Saturday, March 08, 2008

Quote of the Day: Willa Cather

"What was any art but an effort to make a sheath, a mould in which to imprison for a moment the shining, elusive element which is life itself, -- life hurrying past us and running away, too strong to stop, too sweet to lose?"
That's from Willa Cather's 1915 novel The Song of the Lark, specifically from a scene in which the character Thea Kronborg, taking a bath at the bottom of a canyon near Southwestern cliff dwelling ruins, is struck by the above thought. It continues:
"The Indian women had held it in their jars. In the sculpture she had seen in the Art Institute, it had been caught in a flash of arrested motion. In singing, one made a vessel of one's throat and nostrils and held it on one's breath, caught the stream in a scale of natural intervals. "
It's hard not to think of Keats' "Ode on a Grecian Urn" after reading that: a moment frozen from an ancient time and beheld again by another.

On a more emotional level, it reminds me of a photograph I saw in the first art history textbook I ever had for a class, Duane Michals' "This is My Proof":

The handwritten part of the piece says:
“This Photograph is my proof. There was that afternoon, when things were still good between us, and she embraced me, and we were so happy. It did happen. She did love me. Look see for yourself!”
This is in turn reminds me of a scene from The Great Gatsby, in which Gatsby's father, talking to the narrator before the title character's funeral, takes out a photograph of the house they are standing in front of:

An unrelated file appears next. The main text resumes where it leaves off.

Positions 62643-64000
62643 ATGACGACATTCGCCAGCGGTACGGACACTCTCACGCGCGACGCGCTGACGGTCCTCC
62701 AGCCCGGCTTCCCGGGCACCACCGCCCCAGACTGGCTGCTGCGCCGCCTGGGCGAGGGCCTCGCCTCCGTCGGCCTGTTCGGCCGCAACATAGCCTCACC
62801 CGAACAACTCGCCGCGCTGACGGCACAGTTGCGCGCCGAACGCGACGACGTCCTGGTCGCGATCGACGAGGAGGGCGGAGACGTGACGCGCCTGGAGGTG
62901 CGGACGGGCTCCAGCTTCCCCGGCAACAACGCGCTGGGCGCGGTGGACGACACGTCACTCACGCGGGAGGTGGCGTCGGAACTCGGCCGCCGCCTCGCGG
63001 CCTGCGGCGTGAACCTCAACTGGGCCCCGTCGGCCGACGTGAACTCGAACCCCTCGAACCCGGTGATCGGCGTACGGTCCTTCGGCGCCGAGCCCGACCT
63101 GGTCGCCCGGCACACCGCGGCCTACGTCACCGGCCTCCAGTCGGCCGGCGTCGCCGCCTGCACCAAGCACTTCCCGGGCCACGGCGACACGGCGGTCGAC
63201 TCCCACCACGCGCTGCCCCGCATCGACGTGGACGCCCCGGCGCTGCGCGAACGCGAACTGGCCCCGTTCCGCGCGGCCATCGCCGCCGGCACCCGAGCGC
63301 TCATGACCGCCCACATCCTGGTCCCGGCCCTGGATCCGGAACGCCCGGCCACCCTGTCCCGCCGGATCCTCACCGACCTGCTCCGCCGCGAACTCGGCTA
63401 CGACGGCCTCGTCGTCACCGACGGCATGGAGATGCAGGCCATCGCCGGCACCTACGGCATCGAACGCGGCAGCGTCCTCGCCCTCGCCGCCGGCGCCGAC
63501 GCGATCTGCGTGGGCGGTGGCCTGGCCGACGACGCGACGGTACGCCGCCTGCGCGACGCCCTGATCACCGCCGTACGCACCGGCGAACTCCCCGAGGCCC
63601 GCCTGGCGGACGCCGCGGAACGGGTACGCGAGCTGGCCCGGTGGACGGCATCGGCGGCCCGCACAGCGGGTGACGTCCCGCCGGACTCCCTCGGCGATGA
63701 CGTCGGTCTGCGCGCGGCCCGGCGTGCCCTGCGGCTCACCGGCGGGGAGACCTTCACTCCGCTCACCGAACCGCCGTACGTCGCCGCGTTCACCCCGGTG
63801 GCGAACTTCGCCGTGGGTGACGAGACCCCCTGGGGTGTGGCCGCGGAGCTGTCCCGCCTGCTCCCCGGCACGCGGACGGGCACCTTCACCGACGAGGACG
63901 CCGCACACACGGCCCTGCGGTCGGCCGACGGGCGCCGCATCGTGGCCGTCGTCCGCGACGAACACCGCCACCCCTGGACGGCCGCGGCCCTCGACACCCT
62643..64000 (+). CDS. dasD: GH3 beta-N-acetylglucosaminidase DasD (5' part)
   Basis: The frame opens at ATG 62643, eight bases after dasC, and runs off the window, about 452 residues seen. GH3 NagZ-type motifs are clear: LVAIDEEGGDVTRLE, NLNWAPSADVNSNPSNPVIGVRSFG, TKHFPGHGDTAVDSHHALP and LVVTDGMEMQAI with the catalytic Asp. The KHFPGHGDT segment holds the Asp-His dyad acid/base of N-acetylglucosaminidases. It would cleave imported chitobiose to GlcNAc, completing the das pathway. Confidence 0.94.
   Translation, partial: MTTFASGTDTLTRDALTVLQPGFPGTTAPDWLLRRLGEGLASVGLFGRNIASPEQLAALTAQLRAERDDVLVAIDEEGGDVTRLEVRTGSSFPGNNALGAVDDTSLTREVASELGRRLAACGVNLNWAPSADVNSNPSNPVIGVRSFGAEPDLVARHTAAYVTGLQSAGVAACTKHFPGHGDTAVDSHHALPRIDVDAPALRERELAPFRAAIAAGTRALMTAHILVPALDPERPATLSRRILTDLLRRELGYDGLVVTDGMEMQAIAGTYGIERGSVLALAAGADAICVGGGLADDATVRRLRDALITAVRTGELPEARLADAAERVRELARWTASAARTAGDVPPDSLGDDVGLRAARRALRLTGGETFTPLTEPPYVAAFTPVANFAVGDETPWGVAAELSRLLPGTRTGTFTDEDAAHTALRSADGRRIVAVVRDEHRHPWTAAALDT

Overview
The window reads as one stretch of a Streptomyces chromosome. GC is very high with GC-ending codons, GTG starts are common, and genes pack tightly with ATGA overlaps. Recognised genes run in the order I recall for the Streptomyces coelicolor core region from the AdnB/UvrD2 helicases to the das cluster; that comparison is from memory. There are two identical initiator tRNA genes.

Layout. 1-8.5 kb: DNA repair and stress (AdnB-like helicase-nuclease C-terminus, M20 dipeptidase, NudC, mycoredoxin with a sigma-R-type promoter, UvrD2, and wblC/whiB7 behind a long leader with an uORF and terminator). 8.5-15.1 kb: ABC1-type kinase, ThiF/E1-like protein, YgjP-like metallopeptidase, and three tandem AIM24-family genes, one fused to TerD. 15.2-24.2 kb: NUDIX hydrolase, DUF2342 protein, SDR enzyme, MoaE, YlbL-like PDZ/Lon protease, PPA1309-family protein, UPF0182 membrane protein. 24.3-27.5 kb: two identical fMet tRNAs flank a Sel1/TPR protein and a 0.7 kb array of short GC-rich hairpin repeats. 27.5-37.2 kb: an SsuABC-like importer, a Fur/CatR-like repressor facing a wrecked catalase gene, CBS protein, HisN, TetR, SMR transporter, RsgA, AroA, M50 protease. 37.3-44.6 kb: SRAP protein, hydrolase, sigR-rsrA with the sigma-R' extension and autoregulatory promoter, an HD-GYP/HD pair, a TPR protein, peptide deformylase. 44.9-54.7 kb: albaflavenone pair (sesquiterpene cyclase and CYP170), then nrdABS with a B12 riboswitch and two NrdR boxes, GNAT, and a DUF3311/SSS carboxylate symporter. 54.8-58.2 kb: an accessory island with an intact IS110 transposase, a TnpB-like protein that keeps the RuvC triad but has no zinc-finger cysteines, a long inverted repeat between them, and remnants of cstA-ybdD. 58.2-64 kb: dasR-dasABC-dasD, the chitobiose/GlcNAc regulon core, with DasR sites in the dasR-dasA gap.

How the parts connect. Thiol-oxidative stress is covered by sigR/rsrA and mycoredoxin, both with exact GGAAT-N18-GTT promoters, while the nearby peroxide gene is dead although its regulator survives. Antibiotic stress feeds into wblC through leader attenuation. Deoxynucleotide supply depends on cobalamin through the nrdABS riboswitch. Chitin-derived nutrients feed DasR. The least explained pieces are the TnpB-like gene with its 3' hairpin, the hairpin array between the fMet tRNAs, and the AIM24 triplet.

"Jimmy sent me this picture." He took out his wallet with trembling fingers. "Look there."

It was a photograph of the house, cracked in the corners and dirty with many hands. He pointed out every detail to me eagerly. "Look there!" and then sought admiration from my eyes. He had shown it so often that I think it was more real to him now than the house itself.
The last two examples take nostalgia to the point of creating small, false worlds; symbolic places in the mind represented by pictures that capture not moments, but feelings. And those worlds of feelings are private, unshared.

I found an article about Duane Michals in which he's quoted: "I don't want to catalog images. I want to get into something that I can't truly describe. I might fail in the process, but it's where true creativity is born."

So seldom do photographs come ready-made with their own captions. (Though the idea must come from Magritte's paintings; the artist was a big inspiration for Michals.) If a picture is worth a thousand word, as the cliche goes, what is the worth of one that comes with its own words? Michals said:
"Photographers tend not to photograph what they can't see, which is the very reason one should try to attempt it. Otherwise we're going to go on forever just photographing more faces and more rooms and more places. Photography has to transcend description. It has to go beyond description to bring insight into the subject, or reveal the subject, not as it looks, but how does it feel?"

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